Our group topic this week is MEMORIES and REMEMBERING. I thought, “What an easy topic this will be to talk about in my blog!” Then I sat down to write, NOTHING, same thing the next day, and the next, well I guess it’s NOT such an easy topic. I mean, really, where do we begin?
Most of us could recall countless memories of our childhood, our high school experiences, great memories of family and friendships and even memories of our favorite travel destinations. We know that some memories are pleasant and some, like a few from my childhood years, not so pleasant. And, when it comes to remembering a loved one who has died, memories can be something of a curse AND a blessing all at the same time. We cherish them, and at times, those same recollections can bring us to tears. I will tell my groups that this is completely normal and to allow their feelings to just be. Many things will trigger emotions when it comes to memories-especially the five senses.
For example, there were times after Luke’s death that I would see one of our neighbors riding his bike down the street and I’d immediately see Luke. I quickly remembered him on one particular sunny day cruising down our road at top speed and flying into our driveway smiling to himself, most likely, for his excellent bike-riding abilities. As I stood there that day, remembering that point in time, I smiled to myself then cried. And, I’ll never forget the time I was driving somewhere and I heard one of his favorite songs on the radio. It brought me right back to Christmas morning when his sister had given him that CD as a gift, he was so happy and thanked Sammi for the perfect present. This time the tears came streaming down my face all the while trying to keep myself from driving off the road. Very shortly after Luke’s accident, I found his white Fox hat sitting in his room. It was a little grimy and he had written his initials on the brim with an eraser, but it was a piece of him that I could not part with. I would hold it and smell it because it smelled like him-like the wonderful combination of boyhood, sweat, and dirt. And, each of those smells brought back so many memories. One memory that our family and most of Luke’s friends and classmates would remember is of him wearing that hat at an odd angle on the top of his head looking like it might fall off at any minute. We’re still amazed by that feat. It didn’t take long, however, for that smell to disappear, but I’ll always hold dear the gift that that one small hat gave me. The sense of touch is a little bit harder, but what comes to mind for me is the many dreams I’ve had of Luke in the last four and a half years. During my dreams, Luke is almost always a toddler. And, each time, in those magnificent nighttime wanderings, I am walking alongside my son and holding his doughy little hand. I can feel him clutching my fingers tightly as we’re guiding each other along a sidewalk somewhere unknown. I always awaken with the feeling of truly being with him and I’ve never forgotten those dreams or the way his sweet little hand felt in mine.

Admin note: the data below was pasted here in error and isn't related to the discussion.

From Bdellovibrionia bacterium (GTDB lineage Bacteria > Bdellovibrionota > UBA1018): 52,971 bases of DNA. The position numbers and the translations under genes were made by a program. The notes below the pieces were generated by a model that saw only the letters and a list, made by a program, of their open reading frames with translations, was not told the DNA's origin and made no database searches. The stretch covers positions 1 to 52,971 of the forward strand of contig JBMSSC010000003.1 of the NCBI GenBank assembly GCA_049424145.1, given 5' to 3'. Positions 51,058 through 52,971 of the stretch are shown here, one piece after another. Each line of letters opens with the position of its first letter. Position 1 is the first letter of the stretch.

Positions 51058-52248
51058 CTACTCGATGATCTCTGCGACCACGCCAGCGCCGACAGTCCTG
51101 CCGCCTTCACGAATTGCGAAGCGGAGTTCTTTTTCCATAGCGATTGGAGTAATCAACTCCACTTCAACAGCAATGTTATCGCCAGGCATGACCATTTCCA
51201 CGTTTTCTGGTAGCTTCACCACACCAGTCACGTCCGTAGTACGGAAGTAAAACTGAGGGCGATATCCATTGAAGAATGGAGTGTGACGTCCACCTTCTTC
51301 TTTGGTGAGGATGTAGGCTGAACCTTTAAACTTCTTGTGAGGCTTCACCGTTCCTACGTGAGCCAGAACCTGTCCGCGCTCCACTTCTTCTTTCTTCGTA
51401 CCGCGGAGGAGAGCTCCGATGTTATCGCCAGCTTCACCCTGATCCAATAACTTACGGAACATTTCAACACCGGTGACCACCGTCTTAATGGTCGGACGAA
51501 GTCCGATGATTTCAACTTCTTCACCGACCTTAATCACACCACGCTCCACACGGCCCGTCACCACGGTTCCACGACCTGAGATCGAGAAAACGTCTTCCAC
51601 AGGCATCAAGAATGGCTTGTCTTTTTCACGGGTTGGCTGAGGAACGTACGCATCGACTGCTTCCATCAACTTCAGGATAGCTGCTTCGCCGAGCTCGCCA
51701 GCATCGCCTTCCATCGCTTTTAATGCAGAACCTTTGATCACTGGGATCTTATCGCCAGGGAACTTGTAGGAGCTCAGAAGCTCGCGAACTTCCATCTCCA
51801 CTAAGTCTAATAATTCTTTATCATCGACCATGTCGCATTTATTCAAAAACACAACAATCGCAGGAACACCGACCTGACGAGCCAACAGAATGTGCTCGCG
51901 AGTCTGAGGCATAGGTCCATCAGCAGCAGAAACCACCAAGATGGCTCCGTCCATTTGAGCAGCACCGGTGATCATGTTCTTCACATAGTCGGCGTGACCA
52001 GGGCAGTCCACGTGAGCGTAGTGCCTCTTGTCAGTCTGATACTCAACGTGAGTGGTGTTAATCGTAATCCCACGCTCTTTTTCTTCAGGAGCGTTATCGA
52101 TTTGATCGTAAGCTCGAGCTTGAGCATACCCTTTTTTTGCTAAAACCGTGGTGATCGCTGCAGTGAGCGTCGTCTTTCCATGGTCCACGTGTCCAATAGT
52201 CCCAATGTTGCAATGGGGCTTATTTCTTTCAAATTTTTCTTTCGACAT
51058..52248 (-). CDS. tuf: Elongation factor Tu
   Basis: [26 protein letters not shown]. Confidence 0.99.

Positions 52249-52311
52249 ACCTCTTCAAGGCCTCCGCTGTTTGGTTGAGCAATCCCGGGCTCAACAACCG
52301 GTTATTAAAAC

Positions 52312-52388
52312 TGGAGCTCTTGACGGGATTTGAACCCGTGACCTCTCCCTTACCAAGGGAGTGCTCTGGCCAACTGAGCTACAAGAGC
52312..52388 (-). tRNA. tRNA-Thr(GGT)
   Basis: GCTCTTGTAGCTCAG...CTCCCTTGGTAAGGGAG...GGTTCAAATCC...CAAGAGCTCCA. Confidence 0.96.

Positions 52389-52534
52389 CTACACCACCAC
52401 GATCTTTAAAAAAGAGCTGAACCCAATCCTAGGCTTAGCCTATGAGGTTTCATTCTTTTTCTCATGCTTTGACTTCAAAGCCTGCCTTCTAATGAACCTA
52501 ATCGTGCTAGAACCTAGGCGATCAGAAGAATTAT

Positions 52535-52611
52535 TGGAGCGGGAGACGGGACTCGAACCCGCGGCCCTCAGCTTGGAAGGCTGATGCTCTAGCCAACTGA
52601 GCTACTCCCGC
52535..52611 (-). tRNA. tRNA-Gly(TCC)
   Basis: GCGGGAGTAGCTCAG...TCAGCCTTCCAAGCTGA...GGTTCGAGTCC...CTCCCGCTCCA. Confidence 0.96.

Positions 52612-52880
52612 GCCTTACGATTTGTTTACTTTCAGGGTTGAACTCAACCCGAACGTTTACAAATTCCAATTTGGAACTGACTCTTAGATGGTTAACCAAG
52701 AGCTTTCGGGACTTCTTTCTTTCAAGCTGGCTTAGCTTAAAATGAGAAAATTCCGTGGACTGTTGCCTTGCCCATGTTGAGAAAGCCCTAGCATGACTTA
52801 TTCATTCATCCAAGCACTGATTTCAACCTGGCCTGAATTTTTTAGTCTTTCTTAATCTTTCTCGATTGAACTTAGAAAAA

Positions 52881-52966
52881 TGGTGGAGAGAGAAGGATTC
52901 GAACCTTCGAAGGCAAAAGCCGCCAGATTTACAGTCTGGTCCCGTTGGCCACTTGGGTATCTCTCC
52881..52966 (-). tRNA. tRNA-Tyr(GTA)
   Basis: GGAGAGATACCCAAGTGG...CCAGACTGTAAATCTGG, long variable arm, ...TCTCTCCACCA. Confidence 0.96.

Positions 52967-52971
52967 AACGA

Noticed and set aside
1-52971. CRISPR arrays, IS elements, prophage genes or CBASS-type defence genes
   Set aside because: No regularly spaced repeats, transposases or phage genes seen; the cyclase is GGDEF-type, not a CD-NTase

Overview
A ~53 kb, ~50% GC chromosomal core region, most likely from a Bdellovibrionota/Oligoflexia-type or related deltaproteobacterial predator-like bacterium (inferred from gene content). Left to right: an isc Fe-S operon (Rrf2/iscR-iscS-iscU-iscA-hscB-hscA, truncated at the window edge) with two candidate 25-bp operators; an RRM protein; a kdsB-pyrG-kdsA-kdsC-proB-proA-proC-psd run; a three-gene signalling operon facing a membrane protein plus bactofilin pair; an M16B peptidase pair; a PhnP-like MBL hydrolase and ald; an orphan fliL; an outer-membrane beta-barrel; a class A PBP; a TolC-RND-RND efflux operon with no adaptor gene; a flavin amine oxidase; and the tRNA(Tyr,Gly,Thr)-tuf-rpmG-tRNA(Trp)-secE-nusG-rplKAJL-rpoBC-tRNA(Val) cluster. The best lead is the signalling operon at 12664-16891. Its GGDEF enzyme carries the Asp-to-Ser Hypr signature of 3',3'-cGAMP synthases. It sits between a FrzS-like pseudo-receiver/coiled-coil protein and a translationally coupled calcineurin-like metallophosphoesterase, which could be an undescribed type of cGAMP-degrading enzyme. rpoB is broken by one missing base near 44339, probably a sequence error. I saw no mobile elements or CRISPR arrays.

Memories are wonderful gifts that become more and more valuable each day. As we reminisce, these memories will transport us back in time to a place of sheer joy and sometimes overwhelming pain. However, it is so important to honor the memories of our loved ones. Sometimes, I might light a candle or sometimes I go for a ride on my mountain bike and at times I’ll even go (almost as) fast as he used to. Whatever it is you want to do to honor their lives, it is important that you do. It keeps their memory alive for us and for them, it’s like we’re saying, “Thanks for the memories.”